What’s the rush? Many admit they would turn down Covid vaccine

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Covid vaccine
Many still not swayed by vaccine.

REPORTS have uncovered that a fifth of all UK residents would consider turn down a Covid vaccine when one is finally ready.

Those questioned showed concerns about misinformation surrounding the vaccines that are currently in their trial stages.

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Out of 17,500 subjects questioned by University College London, only 49 per cent were ‘very likely’ to take their chances, 78 per cent were ‘likely’ to, 22 per cent were ‘unlikely’ and 10 per cent were opposed to being vaccinated.

On September 6, the British pharmaceutical company AstraZeneca suspended worldwide trials of its Covid vaccine after registering a serious side effect in a volunteer in the UK.

Eight days later, the company resumed its vaccine trial in the UK and Brazil after national regulators gave the green light. However, these remain suspended in the US pending a corresponding investigation by the health authorities.


Within the last few days, AstraZeneca has confirmed that another test subject has suffered from “unexplained neurological symptoms.”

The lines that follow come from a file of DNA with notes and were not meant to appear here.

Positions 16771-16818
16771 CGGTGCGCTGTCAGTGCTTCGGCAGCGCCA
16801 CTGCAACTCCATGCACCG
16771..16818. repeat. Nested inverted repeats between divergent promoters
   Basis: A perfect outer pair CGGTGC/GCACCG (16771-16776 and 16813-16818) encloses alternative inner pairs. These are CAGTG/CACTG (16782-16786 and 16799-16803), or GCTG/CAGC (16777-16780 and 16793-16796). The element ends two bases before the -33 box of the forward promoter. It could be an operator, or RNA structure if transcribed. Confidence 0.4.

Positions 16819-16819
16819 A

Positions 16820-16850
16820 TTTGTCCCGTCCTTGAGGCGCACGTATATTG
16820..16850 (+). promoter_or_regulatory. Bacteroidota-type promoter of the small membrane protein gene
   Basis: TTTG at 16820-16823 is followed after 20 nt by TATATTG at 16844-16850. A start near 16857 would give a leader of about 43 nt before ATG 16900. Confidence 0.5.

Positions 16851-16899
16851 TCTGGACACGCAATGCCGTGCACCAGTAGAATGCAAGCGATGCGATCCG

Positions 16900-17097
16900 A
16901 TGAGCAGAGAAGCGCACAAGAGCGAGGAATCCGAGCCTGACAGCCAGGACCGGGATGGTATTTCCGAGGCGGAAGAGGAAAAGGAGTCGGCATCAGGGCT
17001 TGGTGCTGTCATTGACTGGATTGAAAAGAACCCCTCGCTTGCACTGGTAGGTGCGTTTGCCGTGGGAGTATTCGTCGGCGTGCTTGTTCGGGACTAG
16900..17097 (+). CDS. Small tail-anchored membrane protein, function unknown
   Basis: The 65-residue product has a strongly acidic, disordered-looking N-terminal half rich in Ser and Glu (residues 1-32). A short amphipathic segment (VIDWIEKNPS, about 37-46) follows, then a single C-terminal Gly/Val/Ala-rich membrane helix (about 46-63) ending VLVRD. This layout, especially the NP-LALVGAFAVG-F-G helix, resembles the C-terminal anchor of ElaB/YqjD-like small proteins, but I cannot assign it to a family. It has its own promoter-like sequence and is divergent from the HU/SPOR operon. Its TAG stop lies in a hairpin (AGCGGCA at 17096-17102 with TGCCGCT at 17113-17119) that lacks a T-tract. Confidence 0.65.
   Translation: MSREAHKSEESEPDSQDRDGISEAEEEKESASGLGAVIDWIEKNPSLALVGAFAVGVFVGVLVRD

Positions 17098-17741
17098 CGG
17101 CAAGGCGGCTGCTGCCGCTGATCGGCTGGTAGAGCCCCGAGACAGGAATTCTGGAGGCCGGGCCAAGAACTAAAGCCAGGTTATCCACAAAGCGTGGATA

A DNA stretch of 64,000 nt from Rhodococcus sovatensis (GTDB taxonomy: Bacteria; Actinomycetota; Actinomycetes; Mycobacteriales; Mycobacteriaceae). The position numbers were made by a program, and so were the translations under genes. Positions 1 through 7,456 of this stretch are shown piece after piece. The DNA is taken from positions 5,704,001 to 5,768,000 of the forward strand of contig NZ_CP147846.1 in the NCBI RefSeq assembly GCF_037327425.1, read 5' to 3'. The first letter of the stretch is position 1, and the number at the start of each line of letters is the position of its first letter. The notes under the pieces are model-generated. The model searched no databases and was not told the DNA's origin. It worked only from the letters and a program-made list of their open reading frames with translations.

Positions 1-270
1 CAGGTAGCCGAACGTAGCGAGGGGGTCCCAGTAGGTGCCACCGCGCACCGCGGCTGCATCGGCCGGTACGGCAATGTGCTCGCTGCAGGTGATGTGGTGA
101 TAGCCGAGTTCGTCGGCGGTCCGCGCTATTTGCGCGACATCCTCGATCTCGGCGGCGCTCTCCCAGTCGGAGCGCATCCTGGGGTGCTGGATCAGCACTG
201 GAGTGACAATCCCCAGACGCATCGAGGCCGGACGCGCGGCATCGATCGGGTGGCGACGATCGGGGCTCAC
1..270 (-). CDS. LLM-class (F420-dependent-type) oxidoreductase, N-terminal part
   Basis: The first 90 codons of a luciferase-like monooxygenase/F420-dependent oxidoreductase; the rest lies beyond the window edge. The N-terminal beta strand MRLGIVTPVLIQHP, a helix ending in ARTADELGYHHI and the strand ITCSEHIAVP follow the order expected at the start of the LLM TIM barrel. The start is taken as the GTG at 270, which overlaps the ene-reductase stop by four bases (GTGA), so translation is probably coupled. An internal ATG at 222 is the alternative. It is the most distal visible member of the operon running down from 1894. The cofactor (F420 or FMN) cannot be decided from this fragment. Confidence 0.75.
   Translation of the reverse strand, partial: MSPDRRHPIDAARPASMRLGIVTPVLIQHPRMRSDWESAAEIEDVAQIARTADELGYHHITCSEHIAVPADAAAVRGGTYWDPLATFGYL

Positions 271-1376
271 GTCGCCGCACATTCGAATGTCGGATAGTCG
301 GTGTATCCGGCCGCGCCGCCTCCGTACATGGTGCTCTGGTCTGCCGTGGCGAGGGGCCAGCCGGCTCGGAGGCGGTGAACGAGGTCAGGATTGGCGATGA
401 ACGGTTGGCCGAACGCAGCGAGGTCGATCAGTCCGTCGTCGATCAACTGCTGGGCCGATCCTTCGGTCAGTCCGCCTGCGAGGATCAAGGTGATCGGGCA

An unknown number of volunteers have dropped out of the US drugmaker Johnson & Johnson’s Covid vaccine trial in Spain after it was revealed that a participant in the AstraZeneca trial had side effects.


Whilst a large number of the public have reacted positively with regard to a Covid vaccine, a worrying number have admitted that not only will they not get vaccinated, but they do not have faith in a vaccine or what other possible side effects they may provide.

30 per cent believe that vaccines may lead to future problems as there has not been enough time passed to have been shown proof of otherwise. 38 per cent would rather let nature take its course and rid their system of the virus.

There is also a percentage of people who believe that vaccines are used for commercial profit by pharmaceutical companies and governments for financial gain.

In Spain up to 40.3 per cent of residents are not willing to be vaccinated immediately, compared to 44.4 per cent who are, according to the latest data from the Center for Sociological Research (CIS).

However, the keyword in the question could be “immediately”. Many of those in Spain would prefer to wait a bit before taking the first injection available, which according to some political leaders could be in November or December.

We hope you enjoyed this article “What’s the rush? Many admit they would turn down Covid vaccine”.

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